Taking a page from President Donald Trump’s book, White House Chief of Staff John Kelly spent Tuesday perpetuating fake news about undocumented immigrants.
“There are 690,000 official DACA registrants and the President sent over what amounts to be two and a half times that number, to 1.8 million,” Kelly said on Capitol Hill, audio from The Washington Post reveals.
“The difference between 690 and 1.8 million were the people that some would say were too afraid to sign up, others would say were too lazy to get off their asses, but they didn’t sign up.”
Kelly made no mention of DACA’s $495 application fee, which many people eligible for DACA consider a financial burden. But he later reiterated his “lazy” stance to reporters.
“I gotta say that some of them just should have probably gotten off the couch and signed up,” he said.
Kelly also said that Trump “has become the champion, I believe, for 1.8 million people who are now considered kinda DACA.”
As DiversityInc previously reported, “DACA (Deferred Action for Childhood Arrivals) was a 2012 executive order by then President Barack Obama deferring legal action against children brought to the United States by undocumented immigrant parents. The program allows recipients to work or attend school on two-year renewable permits. As of September, the United States was home to approximately 689,000 DACA recipients, according to U.S. Citizenship and Immigration Services.”
The Migration Policy Institute (MPI) estimates that more than 1.3 million people are actually eligible to apply for DACA.
So Why Don’t They Apply?
It is most likely not out of laziness or being stuck on the couch as suggested by Kelly. But he also half-heartedly suggested that some young people may be afraid to apply or not have enough information. If these suggestions were sincere, Kelly is partially correct. According to a survey of undocumented millennials, a delay in or absence of applying could very well be attributed to fear or finances:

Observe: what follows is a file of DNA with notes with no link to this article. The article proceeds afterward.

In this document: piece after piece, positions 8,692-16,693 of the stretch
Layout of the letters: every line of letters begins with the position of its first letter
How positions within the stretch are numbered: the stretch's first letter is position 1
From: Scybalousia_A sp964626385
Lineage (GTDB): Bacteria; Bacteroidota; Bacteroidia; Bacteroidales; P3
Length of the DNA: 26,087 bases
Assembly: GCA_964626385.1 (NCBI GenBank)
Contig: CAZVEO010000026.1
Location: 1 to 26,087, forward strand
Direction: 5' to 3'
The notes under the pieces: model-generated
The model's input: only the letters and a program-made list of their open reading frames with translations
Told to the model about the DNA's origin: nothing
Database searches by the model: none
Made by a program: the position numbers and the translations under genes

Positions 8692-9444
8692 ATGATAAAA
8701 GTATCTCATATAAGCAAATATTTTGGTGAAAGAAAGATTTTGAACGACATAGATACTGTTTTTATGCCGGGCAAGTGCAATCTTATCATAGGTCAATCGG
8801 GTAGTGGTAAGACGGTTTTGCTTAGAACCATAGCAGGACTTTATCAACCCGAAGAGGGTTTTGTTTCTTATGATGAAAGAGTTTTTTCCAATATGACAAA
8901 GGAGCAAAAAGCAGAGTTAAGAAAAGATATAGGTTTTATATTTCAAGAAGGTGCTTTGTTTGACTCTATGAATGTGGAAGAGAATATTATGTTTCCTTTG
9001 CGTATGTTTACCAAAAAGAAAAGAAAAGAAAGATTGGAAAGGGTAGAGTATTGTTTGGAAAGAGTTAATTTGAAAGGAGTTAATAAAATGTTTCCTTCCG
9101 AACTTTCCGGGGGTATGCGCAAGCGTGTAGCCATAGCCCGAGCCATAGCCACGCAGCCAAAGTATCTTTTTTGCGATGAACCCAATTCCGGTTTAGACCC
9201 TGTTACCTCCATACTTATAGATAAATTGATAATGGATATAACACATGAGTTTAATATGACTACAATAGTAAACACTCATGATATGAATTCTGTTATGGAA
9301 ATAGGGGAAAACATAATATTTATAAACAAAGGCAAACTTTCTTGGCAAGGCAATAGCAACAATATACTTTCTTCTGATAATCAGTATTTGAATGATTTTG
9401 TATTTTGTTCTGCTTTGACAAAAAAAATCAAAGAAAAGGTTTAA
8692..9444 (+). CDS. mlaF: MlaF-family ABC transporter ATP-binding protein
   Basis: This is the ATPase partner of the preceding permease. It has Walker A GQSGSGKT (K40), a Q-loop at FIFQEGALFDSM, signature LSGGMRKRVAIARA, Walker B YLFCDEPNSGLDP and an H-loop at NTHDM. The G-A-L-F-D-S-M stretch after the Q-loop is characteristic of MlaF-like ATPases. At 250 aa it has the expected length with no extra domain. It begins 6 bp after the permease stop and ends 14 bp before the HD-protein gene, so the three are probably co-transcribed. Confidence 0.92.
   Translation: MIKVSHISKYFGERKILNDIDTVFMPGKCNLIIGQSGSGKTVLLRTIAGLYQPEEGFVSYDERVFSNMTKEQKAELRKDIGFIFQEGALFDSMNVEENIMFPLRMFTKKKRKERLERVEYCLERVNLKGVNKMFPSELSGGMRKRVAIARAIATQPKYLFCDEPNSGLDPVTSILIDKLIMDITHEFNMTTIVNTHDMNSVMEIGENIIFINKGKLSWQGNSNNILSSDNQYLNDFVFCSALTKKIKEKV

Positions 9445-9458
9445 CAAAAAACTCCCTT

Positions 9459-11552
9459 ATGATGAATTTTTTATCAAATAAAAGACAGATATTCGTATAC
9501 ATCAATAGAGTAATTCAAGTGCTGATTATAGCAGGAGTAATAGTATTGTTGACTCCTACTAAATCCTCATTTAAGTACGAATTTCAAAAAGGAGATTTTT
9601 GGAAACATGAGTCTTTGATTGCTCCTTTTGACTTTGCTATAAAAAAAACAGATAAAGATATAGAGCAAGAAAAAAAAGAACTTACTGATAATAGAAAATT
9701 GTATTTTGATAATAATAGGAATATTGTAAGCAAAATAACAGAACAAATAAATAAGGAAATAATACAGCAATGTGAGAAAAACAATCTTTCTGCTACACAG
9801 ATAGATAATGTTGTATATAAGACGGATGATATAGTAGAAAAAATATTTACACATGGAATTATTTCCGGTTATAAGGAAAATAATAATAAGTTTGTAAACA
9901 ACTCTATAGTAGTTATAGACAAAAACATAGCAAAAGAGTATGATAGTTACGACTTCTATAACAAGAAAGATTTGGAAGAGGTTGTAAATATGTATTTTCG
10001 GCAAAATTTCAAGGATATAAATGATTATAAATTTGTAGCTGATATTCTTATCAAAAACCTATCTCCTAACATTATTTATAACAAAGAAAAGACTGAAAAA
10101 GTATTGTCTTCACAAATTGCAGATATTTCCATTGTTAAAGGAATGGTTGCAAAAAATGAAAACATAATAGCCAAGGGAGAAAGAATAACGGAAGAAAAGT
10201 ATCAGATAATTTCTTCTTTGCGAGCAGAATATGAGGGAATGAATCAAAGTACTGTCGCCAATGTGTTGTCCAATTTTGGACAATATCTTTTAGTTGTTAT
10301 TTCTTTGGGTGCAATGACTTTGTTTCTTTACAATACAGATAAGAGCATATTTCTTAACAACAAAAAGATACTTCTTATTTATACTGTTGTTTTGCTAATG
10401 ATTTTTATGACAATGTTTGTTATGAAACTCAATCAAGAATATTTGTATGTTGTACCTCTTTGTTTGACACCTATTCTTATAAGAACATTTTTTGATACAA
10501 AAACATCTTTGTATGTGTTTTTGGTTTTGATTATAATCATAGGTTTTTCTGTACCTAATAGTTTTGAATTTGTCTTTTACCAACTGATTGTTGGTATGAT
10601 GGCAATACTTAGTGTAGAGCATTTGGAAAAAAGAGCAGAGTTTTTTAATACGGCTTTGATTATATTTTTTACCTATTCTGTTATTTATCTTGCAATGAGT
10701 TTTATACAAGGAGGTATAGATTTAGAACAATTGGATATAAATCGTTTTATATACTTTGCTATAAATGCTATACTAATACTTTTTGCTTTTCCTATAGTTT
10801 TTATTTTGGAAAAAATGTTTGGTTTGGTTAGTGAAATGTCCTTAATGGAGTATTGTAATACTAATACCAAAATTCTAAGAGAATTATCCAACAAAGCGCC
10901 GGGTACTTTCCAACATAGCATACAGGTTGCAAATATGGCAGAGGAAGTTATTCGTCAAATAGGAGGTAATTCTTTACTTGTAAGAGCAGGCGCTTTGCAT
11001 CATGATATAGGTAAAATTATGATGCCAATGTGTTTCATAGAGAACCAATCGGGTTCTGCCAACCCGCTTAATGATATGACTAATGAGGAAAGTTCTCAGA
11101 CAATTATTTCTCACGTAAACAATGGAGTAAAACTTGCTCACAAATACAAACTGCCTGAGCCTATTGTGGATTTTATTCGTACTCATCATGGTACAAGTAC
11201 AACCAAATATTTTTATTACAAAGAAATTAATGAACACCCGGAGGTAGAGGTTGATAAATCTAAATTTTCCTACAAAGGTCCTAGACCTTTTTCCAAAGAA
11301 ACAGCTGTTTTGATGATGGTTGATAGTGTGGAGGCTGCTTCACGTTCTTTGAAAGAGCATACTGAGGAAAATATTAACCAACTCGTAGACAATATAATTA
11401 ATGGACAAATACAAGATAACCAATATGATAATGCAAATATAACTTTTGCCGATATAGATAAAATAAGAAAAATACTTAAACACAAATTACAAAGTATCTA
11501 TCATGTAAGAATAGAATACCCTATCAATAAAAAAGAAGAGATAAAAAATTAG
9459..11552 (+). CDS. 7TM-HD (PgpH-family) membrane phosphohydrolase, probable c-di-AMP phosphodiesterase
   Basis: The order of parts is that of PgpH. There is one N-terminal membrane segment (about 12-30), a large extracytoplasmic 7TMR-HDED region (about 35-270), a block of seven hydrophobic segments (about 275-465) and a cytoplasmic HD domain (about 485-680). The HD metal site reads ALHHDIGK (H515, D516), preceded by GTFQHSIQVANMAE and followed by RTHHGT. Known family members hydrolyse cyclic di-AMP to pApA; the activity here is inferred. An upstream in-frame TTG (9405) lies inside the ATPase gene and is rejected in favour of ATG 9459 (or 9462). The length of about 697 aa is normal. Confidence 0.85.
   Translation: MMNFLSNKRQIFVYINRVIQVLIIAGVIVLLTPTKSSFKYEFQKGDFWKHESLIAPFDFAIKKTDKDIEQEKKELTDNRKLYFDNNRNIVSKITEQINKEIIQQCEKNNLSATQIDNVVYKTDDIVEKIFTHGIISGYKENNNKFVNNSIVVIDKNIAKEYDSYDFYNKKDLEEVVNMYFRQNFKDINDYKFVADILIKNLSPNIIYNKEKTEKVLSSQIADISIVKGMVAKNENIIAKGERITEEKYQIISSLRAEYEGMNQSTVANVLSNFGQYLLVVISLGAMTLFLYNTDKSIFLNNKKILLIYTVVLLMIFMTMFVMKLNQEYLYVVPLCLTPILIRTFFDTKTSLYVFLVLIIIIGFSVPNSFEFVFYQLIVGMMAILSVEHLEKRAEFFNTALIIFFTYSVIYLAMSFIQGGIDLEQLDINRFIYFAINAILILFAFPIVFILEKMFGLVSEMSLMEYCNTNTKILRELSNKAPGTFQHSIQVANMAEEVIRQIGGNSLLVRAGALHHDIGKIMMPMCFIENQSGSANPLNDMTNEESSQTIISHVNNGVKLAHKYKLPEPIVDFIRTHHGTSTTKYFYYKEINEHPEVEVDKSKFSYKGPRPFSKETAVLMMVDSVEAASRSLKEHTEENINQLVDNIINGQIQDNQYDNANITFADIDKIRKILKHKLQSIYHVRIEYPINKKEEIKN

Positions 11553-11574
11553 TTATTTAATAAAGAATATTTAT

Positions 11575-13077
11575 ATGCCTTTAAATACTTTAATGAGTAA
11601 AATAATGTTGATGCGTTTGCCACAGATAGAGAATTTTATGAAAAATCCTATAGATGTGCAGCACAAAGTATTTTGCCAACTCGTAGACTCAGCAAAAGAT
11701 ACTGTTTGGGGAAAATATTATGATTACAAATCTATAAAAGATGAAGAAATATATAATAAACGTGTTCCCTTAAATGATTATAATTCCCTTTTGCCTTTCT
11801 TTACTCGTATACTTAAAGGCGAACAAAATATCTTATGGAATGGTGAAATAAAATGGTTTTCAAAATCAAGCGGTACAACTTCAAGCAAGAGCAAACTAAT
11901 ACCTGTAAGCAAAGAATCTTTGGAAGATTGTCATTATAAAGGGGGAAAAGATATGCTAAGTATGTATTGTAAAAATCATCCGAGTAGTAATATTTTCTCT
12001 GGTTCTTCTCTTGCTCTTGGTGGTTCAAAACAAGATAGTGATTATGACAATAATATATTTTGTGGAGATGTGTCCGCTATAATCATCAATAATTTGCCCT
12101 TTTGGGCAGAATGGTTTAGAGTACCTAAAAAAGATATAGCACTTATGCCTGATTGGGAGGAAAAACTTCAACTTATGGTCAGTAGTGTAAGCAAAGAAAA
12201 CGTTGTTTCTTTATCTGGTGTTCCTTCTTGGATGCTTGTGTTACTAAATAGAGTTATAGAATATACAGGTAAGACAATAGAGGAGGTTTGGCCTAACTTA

• Fifty-nine percent were scared to reveal their status as undocumented to the government. Only 32 percent were informed that the government would not use this information for law enforcement purposes
• About 60 percent feared that their personal information would be used against them or their loved ones and would lead to their detention or deportation
• About 70 percent agreed with the following statement: “Living in a place with aggressive immigration enforcement policies would make me ANXIOUS about applying for a legalization program that requires me to share my personal information with government officials.”
• Sixty-four percent agreed: “Living in a place with aggressive immigration enforcement policies would make me LESS LIKELY to contact the government for information or help in determining my eligibility for a legalization program.”
• Applying for DACA costs $495 — an amount that 51 percent of respondents were responsible for paying for on their own. Close to 40 percent reported they had to save money in order to cover the application fee
• More than half anticipate financial hardship at paying the same amount to apply to renew their status. And 40 percent said they know someone who is eligible for DACA but has not yet applied because of the pricey fee
• Thirty-six percent said that the application fee resulted in a delay in applying — on average, this was a 3-month delay
Trump proposed legislation that would apply a pathway to citizenship for about 1.8 million undocumented immigrants, which would include those eligible for DACA as well as others. But Trump’s plan, as “champion” for DACA recipients, does not come without strings, including funding for his wall along the U.S.-Mexico border as well as a significant cut to family-based immigration, bringing down immigration rates by about a quarter.
It is also not clear how Trump’s plan would address the fears that came along with former President Barack Obama’s plan. A cost to apply for any path to legalization or protection program was not determined, and if young immigrants were afraid of providing Obama’s government with personal information, it is unlikely they feel any more comfortable doing so under the Trump administration.
Trump in September announced DACA would be phased out and gave lawmakers a March 5 deadline to come up with a solution — but it has not yet been reached. And, according to Kelly, Trump is not likely to extend this deadline if no alternative is found.
This is exactly what many eligible Dreamers fear: “When applying for DACA, over three-fourths of respondents (79%) were concerned about what would happen if DACA ended.”